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Doody's Review ServiceReviewer: Petra A. Volmer, DVM, MS, DABVT, DABT (University of Illinois College of Veterinary Medicine)
Description: This softcover book is organized to serve as a quick reference on toxicological problem recognition in small animals and treatment information. The previous edition was published in 1998.
Purpose: It is written to incorporate information on newly recognized toxic agents, and to be easier to use and more understandable than the first edition. These are worthy objectives that, overall, the authors meet.
Audience: The authors have written the book to be useful for the veterinary practitioner. However, it can also serve as a quick reference for the veterinary student as well as internal medicine and emergency medicine interns and residents. The authors have extensive practice experience, and one author is boarded by the American College of Veterinary Emergency and Critical Care. The lack of specific training in toxicology is addressed by extensive consultation with the staff of the ASPCA Animal Poison Control Center.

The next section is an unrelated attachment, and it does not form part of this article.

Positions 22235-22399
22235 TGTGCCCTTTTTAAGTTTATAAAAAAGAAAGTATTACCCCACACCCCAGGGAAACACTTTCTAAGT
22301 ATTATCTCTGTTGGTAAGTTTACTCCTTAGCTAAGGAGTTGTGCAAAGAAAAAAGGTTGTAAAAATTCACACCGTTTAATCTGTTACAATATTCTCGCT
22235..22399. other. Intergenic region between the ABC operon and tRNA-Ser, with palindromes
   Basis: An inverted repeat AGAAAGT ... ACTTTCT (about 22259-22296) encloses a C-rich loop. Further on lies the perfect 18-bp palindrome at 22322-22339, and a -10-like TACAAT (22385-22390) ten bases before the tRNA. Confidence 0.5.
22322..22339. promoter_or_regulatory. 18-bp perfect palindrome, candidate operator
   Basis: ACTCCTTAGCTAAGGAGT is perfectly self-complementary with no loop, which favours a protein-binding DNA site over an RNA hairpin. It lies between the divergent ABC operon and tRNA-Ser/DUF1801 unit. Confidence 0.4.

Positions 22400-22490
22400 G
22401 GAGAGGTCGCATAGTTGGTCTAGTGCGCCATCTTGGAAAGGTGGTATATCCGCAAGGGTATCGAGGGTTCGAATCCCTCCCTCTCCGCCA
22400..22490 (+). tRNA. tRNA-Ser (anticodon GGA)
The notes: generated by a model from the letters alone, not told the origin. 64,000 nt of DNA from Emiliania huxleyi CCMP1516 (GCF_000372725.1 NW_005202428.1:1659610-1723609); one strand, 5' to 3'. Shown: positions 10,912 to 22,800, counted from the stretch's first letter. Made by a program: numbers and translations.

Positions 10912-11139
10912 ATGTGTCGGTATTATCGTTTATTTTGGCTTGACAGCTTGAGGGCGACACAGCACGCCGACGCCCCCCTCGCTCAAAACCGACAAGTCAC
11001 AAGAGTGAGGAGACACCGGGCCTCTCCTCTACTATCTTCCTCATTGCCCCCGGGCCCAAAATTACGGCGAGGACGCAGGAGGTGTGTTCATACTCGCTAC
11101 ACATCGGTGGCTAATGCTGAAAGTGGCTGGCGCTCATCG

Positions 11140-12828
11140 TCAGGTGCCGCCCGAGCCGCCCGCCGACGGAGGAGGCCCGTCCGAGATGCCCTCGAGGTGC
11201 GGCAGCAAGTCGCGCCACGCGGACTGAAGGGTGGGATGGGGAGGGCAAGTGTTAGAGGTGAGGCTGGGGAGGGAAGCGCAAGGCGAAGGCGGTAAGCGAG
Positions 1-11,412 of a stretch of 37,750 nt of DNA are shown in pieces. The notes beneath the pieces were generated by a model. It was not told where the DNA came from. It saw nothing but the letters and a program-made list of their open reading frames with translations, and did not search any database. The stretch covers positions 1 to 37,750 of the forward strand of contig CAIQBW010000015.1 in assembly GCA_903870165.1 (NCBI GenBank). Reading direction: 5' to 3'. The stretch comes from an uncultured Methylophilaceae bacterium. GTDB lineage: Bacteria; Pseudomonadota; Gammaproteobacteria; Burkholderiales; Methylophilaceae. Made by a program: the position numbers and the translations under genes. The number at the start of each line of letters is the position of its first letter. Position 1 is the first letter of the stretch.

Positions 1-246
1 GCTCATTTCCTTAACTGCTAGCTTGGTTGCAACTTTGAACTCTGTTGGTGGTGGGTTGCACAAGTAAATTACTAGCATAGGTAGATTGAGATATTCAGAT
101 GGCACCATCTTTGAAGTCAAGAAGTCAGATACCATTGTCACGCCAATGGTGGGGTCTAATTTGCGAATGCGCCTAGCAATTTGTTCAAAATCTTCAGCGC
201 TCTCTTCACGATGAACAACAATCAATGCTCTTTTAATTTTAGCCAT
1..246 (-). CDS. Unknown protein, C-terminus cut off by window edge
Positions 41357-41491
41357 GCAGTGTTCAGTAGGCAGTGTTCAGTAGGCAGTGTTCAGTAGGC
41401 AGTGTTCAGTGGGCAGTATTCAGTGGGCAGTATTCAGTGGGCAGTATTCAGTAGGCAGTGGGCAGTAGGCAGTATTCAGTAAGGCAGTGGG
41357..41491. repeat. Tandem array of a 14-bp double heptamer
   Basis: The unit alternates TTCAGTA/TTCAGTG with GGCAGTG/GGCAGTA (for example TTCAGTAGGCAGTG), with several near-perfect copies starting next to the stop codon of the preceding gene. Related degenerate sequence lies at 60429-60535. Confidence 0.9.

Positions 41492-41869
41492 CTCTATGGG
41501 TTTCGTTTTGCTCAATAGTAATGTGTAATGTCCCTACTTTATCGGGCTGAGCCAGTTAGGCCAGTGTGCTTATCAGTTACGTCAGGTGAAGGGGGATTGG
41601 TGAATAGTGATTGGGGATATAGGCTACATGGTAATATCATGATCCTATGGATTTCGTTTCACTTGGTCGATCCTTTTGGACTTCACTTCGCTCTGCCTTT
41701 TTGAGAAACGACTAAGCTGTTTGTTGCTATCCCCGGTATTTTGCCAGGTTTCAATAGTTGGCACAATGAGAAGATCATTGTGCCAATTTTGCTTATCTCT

Features: The two authors have divided the book into four sections. The book begins by reviewing initial patient assessment and management, including decontamination measures. Following this is an extensive list of toxic agents. For each agent, sources, mechanisms of action, clinical findings, and treatment are provided. Suggested readings are provided for many of the toxic agents. This is followed by a section on poisonous plants that includes a limited number of color photographs that may help to identify some plants. The final section is devoted to the most common toxic exposures of pet birds. The appendixes include a formulary for agents used in the management of toxicoses, tables to rapidly determine daily fluid needs of dogs and cats, and recipes for dialysate and continuous rate infusions of dobutamine, dopamine, lidocaine, procainamide, and sodium nitroprusside. The book, as a quick reference, is successful in providing information on a broad range of toxic agents. Readers seeking more in-depth information on a particular toxicant may be disappointed. Further information can be found for those agents that have references provided.
Assessment: This book serves as a quick reference for the busy clinician to facilitate initial patient management. It is quite broad in its scope of toxic agents (including topics such as glow jewelry and hops). This book has more extended coverage than the first edition, and is a welcome replacement for its predecessor.